- Crafts business: Sell your wares at Amazon, Etsy or local crafts fairs. (Craft Industry Alliance)
- E-commerce business: Find a niche and use drop shipping to keep your costs down. Also sell via a marketplace like Amazon or eBay. (Internet Merchants Association)
- Bookkeeping service: Put your skills to work helping other businesses get their finances in order. (National Association of Professional Bookkeepers)
- Mobile auto detailing service: A used truck or van and some equipment will get you started on the road to success. (International Detailing Association)
- College admissions/financial aid consulting: Getting into college is harder and more expensive than ever; help students and their parents prepare for success. (Independent Educational Consultants Association)
- Buy a franchise: Find low-investment franchises at the International Franchise Association (IFA) website.
Are You a Small Business Owner Interested in Winning $25,000?
Entrepreneurs who want to win $25,000 have the opportunity to do so by entering Mastercard’s Grow Your Biz Contest. To enter the Grow Your Biz Contest, small business owners must answer the simple question, “How will you grow your small business?” by submitting a video up to 1 minute long online explaining how they could use $25,000 to improve an existing business. Four finalists will pitch their business to the Grow Your Biz Panel in New York City on 11/8/18 for the opportunity to win $25,000, in addition to industry-expert consultation. Learn more at www.growyourbizcontest.com.
*No Purchase Necessary. Void where prohibited. Open to small business owners in the 50 US and DC, 18+. Ends 9/30/18. Restrictions apply. Click here for Official Rules and complete details.
About Rieva Lesonsky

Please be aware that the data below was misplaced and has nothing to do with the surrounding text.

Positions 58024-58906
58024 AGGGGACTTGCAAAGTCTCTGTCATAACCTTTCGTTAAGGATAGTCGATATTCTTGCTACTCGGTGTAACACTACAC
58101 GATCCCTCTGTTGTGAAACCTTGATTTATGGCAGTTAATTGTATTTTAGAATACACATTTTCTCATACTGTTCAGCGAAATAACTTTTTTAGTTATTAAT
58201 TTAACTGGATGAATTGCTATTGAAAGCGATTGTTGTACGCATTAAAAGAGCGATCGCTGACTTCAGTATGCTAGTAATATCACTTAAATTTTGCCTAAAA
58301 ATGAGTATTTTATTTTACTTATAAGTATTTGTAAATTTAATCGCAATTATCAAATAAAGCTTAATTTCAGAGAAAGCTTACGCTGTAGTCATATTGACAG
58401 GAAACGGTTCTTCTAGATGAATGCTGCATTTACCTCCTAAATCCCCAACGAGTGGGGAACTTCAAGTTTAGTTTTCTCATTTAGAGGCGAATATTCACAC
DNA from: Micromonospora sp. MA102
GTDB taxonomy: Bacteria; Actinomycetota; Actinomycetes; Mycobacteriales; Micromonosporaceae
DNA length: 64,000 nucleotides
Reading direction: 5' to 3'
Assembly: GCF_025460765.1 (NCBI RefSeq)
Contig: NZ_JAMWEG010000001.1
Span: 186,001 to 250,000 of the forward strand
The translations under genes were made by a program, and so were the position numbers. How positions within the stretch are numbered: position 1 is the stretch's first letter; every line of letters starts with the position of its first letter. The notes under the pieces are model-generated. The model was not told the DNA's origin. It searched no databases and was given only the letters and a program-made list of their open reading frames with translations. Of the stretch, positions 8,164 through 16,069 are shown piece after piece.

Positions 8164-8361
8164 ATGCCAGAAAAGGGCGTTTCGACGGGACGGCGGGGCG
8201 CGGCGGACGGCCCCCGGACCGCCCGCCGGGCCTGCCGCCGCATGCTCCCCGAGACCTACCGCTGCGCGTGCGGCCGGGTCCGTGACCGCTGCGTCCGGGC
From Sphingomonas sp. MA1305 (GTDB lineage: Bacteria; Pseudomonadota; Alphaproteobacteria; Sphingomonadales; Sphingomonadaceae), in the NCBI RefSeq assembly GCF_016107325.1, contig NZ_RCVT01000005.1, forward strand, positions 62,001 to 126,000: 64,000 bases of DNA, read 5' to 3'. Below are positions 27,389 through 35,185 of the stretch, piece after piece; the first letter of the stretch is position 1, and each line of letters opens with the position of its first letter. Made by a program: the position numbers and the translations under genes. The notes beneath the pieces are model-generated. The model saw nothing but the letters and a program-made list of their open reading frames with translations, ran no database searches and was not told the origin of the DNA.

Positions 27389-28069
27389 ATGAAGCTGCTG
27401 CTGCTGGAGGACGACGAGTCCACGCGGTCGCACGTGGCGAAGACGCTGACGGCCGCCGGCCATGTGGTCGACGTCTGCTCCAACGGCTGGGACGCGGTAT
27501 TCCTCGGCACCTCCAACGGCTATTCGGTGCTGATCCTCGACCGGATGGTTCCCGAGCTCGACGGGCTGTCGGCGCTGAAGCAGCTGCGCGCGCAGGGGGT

Rieva Lesonsky is CEO and Co-founder of GrowBiz Media, a custom content and media company focusing on small business and entrepreneurship, and the blog SmallBizDaily.com. A nationally known speaker and authority on entrepreneurship, Rieva has been covering America’s entrepreneurs for more than 30 years. Before co-founding GrowBiz Media, Lesonsky was the long-time Editorial Director of Entrepreneur Magazine. Lesonsky has appeared on hundreds of radio shows and numerous local and national television programs, including the Today Show, Good Morning America, CNN, The Martha Stewart Show and Oprah.
Lesonsky regularly writes about small business for numerous websites and for corporations targeting entrepreneurs. Many organizations have recognized Lesonsky for her tireless devotion to helping entrepreneurs. She served on the Small Business Administration’s National Advisory Council for six years, was honored by the SBA as a Small Business Media Advocate and a Woman in Business Advocate, and received the prestigious Lou Campanelli award from SCORE. She is a long-time member of the Business Journalists Hall of Fame.
Bank of America, N.A. engages with Rieva Lesonsky to provide informational materials for your discussion or review purposes only. Rieva Lesonsky is a registered trademark, used pursuant to license. The third parties within articles are used under license from Rieva Lesonsky. Consult your financial, legal and accounting advisors, as neither Bank of America, its affiliates, nor their employees provide legal, accounting and tax advice.